thallium trioxide, thallium sesquioxide
3D model (JSmol)
CompTox Dashboard (EPA)
|Molar mass||456.76 g/mol|
|Appearance||dark brown solid|
|Density||10.19 g/cm3, solid (22 °C)|
|Melting point||717 °C (1,323 °F; 990 K)|
|Boiling point||875 °C (1,607 °F; 1,148 K) (decomposes)|
|Cubic, (Bixbyite) cI80|
|Ia3 (No. 206)|
|H300+H330, H373, H411|
|P273, P301+P310+P330, P304+P340+P310, P314|
|NFPA 704 (fire diamond)|
|Lethal dose or concentration (LD, LC):|
LD50 (median dose)
|44 mg/kg (oral, rat)|
Except where otherwise noted, data are given for materials in their standard state (at 25 °C [77 °F], 100 kPa).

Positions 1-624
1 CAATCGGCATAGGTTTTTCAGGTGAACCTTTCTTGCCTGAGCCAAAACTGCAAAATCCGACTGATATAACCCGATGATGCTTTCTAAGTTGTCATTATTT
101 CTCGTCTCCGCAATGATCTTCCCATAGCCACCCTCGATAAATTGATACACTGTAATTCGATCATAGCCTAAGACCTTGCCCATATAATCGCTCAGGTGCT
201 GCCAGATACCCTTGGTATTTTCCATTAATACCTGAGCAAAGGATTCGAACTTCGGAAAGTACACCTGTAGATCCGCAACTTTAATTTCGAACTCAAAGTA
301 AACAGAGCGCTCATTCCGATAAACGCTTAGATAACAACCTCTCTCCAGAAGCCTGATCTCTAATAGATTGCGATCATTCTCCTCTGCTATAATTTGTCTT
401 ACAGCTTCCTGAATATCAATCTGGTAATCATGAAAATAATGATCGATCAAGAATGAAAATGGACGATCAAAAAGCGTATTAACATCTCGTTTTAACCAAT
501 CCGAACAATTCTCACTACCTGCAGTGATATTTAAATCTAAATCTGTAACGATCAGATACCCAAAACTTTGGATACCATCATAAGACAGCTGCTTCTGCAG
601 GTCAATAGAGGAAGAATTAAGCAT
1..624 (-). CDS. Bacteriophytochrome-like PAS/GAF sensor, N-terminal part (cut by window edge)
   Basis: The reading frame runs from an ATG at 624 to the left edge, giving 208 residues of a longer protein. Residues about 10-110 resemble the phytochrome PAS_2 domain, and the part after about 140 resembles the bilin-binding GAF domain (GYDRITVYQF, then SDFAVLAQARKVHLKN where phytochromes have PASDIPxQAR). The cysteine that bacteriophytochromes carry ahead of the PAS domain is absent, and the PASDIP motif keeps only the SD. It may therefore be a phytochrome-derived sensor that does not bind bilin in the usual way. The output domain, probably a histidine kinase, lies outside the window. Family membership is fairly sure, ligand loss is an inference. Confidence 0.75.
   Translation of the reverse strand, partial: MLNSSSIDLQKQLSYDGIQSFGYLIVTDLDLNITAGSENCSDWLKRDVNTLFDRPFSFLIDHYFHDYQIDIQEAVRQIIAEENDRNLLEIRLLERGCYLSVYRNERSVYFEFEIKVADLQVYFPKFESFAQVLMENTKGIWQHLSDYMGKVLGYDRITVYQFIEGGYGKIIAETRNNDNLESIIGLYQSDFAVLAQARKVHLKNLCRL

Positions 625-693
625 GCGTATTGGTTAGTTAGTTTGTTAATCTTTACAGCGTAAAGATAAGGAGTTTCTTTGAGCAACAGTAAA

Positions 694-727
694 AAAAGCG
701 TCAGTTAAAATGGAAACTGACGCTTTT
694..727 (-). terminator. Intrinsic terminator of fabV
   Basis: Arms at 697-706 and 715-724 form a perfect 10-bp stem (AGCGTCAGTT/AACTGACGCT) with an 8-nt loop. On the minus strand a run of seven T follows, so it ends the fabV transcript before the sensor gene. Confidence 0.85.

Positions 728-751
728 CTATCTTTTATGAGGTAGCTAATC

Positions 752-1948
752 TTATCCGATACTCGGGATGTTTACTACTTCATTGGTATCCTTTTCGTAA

what is ?)(
Thallium(III) oxide, also known as thallic oxide, is a chemical compound of thallium and oxygen. It occurs in nature as the rare mineral avicennite. Its structure is related to that of Mn2O3 which has a bixbyite like structure. Tl2O3 is metallic with high conductivity and is a degenerate n-type semiconductor which may have potential use in solar cells. A method of producing Tl2O3 by MOCVD is known. Any practical use of thallium(III) oxide will always have to take account of thallium's poisonous nature. Contact with moisture and acids may form poisonous thallium compounds.
It is produced by the reaction of thallium with oxygen or hydrogen peroxide in an alkaline thallium(I) solution. Alternatively, it can be created by the oxidation of thallium(I) nitrate by chlorine in an aqueous potassium hydroxide solution.